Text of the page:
Alkaline is the most studied fuel cell technology in Russia and was employed by the Soviet and later by the Russian Space Corporation in the BURAN spacecraft to power electrical systems similar to NASA’s Apollo and space shuttle programmes. The unit consisted of four 10 kW Photon fuel cells.

In 2003 Norilsk Nickel signed an agreement with the Russian Academy of Science (RAS) to finance a three year fuel cell and hydrogen programme spending US$ 120 million over this period. The first part of the programme is to develop PEM and solid oxide fuel cells as well as reformers. Another side of the project to develop key infrastructure elements of the hydrogen economy like hydrogen production and storage devices as well as a delivery network. At the beginning of this project RAS Vice President Gennadiy Mesyats said that in the next four to five years the parties expect to have ‘commercial’5 -25 kW fuel cells as well as new technologies for
palladium catalysts.The latter is the main reason why the company is single-handedly investing a large sum of money into fuel cell research. As many may be aware, Norilsk Nickel is the largest palladium producer in the world, so provided this project is successful and the technology is licensed to other international companies the company will directly benefit from securing palladium demand.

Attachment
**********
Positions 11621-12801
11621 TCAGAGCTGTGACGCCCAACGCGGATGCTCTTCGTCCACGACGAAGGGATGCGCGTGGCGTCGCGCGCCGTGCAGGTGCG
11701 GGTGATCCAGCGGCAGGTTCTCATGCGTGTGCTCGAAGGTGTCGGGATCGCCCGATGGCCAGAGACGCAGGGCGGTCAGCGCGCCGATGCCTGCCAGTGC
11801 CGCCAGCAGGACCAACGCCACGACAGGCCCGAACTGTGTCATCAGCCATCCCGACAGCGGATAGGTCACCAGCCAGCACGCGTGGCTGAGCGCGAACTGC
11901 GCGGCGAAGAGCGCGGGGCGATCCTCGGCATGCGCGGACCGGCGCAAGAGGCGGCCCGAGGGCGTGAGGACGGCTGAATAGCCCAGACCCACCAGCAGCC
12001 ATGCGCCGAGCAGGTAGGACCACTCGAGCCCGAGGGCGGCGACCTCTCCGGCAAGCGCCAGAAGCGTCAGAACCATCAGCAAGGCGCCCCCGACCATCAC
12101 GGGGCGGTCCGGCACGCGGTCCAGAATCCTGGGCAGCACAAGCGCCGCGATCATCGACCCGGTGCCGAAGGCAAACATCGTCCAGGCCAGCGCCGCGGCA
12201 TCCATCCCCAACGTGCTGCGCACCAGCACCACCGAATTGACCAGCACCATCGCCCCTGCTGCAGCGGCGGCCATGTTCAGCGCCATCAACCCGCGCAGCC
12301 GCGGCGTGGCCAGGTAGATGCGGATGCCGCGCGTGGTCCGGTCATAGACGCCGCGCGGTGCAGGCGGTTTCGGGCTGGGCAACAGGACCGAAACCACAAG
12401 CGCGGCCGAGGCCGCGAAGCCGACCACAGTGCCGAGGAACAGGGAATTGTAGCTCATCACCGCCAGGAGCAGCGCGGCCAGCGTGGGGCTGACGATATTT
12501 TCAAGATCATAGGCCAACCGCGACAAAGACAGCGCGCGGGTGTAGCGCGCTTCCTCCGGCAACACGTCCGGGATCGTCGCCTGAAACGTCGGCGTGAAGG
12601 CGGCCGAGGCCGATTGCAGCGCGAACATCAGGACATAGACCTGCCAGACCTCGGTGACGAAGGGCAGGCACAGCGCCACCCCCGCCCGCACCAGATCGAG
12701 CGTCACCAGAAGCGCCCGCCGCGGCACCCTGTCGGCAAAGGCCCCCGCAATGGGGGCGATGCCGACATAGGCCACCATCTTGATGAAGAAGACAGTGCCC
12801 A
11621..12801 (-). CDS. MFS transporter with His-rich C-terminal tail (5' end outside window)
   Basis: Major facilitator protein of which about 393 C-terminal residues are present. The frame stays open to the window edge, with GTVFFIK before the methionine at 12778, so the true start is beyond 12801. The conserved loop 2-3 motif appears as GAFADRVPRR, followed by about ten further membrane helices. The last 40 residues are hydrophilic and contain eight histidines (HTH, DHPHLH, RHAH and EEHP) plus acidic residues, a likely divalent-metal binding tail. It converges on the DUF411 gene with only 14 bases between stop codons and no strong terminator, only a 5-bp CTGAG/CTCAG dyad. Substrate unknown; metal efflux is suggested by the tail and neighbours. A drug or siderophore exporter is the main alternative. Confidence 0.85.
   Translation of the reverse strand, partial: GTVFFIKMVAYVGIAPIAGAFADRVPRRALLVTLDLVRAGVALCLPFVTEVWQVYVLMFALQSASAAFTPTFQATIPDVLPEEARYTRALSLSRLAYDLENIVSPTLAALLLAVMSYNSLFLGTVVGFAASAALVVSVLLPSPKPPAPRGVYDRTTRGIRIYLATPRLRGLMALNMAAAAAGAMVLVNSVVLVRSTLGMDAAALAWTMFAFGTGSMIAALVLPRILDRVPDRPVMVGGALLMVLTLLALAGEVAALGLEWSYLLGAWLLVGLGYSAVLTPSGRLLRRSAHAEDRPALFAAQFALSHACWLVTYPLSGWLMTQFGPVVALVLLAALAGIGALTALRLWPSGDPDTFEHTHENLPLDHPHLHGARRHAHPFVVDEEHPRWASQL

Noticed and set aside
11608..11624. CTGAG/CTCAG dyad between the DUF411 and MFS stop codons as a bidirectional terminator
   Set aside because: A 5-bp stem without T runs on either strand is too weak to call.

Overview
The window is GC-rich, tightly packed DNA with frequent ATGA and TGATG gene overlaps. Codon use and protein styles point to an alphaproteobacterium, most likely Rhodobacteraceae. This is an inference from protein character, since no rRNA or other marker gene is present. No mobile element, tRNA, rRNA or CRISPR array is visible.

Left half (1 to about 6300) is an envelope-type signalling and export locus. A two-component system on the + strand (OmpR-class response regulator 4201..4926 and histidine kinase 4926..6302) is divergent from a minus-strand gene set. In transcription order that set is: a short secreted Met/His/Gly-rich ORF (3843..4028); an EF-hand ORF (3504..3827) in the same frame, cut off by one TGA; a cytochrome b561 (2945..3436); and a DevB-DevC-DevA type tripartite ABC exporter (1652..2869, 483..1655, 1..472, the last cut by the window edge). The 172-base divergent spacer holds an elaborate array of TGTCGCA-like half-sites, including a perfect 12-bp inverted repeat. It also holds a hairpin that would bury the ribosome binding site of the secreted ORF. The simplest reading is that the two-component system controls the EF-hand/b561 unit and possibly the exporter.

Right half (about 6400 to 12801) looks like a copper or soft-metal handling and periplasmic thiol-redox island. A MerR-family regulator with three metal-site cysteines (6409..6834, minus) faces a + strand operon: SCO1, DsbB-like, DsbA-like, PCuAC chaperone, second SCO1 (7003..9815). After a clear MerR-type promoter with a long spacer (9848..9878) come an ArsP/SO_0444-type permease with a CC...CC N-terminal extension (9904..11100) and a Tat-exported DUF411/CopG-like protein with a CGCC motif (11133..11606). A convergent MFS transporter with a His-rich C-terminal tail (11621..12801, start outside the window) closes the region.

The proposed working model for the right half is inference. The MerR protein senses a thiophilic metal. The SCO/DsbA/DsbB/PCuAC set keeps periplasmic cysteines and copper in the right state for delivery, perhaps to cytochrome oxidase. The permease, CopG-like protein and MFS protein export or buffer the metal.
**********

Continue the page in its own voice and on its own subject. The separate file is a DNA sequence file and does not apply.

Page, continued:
The Energia Rocket and Space Corporation is famous for its work on Mir and Salyut orbital stations, as well as Soyuz aircraft. It designed and built the Russian fuel cell modules for the station. The company began PAFC design work in 1966 in preparation for a proposed Russian lunar landing. Since 1987 Energia has manufactured about 100 Photon fuel cell modules. In test programmes and during actual missions, these cells have accumulated a total of 80,000 hours of operational experience. In the early 1990s, it started research on fuel cells for submarine applications. In this field the company is working with the Central Construction Bureau of Navy Equipment Rubin and international partnerships are being considered especially with China and India. Energia has not conducted significant research on terrestrially based fuel cell systems, although it has signed an agreement with the US-based Power Technologies Corporation to commercialize fuel cells for stationary and mobile applications